What is Hemophilia B?
Hemophilia B (or Christmas disease) is less common than hemophilia A and results when the person does not have enough clotting factor IX. Although hemophilia B is usually inherited, about one third of cases are caused by a spontaneous mutation in the person’s own genes.
Hemophilia B affects about 1 in 20,000 people and is diagnosed by taking a blood sample and measuring the level of factor activity in the blood.
Hemophilia B can be mild, moderate, or severe, depending on how much clotting factor is in an affected person's blood. However, approximately two thirds of patients have moderate to severe hemophilia B. People with hemophilia B have prolonged bleeding after an injury, surgery, or tooth extraction. In severe cases, they may bleed once or twice a week and often the bleeding is spontaneous, which means it happens for no obvious reason. Serious complications can result from bleeding into the joints, muscles, brain, or other internal organs. See how bleeds, infusions and Factor IX levels may be affecting you more than you think. In mild cases of hemophilia B, the disorder may remain unknown until after a surgery or serious injury.
Treatment for hemophilia B is very effective and with appropriate treatment and care, people with hemophilia B can live perfectly normal lives. The main treatment is called replacement therapy, during which clotting factor IX is infused into a vein either prophylactically (preventatively) or on-demand to prevent or treat bleeds.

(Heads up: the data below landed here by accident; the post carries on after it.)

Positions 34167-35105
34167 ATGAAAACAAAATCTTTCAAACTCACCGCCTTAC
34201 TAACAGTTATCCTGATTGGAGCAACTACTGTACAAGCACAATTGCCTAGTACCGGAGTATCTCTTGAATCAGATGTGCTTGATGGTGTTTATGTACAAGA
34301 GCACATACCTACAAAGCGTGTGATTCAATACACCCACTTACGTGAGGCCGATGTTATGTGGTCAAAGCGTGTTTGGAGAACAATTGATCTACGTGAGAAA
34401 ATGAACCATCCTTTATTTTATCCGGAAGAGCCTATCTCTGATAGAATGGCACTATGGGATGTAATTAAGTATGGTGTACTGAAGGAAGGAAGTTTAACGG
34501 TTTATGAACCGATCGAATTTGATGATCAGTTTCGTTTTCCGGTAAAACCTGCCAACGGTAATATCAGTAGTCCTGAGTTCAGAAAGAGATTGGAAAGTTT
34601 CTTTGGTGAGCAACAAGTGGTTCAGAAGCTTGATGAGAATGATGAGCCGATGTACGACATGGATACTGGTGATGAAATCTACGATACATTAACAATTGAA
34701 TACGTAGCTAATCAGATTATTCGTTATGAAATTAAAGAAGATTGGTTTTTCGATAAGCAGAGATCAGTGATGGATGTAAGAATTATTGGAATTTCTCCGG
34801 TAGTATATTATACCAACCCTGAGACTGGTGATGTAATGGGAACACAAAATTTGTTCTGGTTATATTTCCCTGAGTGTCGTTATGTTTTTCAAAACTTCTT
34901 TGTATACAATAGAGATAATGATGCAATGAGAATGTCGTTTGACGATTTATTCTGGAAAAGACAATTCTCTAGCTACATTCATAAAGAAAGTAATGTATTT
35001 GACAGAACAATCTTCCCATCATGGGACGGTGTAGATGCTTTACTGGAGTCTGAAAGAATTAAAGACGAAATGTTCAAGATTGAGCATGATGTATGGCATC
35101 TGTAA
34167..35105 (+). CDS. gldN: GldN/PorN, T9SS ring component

Living (and Thriving) with Hemophilia B
"Don't be scared to live your life. Don't let hemophilia hold you back." These inspiring words came from college-bound hemophilia B patient Michael Joshua.Watch his story
Vita: Related Stories
The Bleeders Band - LIVE in Orlando
They met thanks to the Coalition for Hemophilia B and formed a cover band that’s ready to stop the world and melt with you.
Watch: How Do Gene Therapies Work?
Gene therapy marks a new era in the battle against genetic diseases. Learn more in a short video.
Resources for you
Availability of treatments may vary from country to country. Please be sure to visit your local CSLBehring.com site for further information.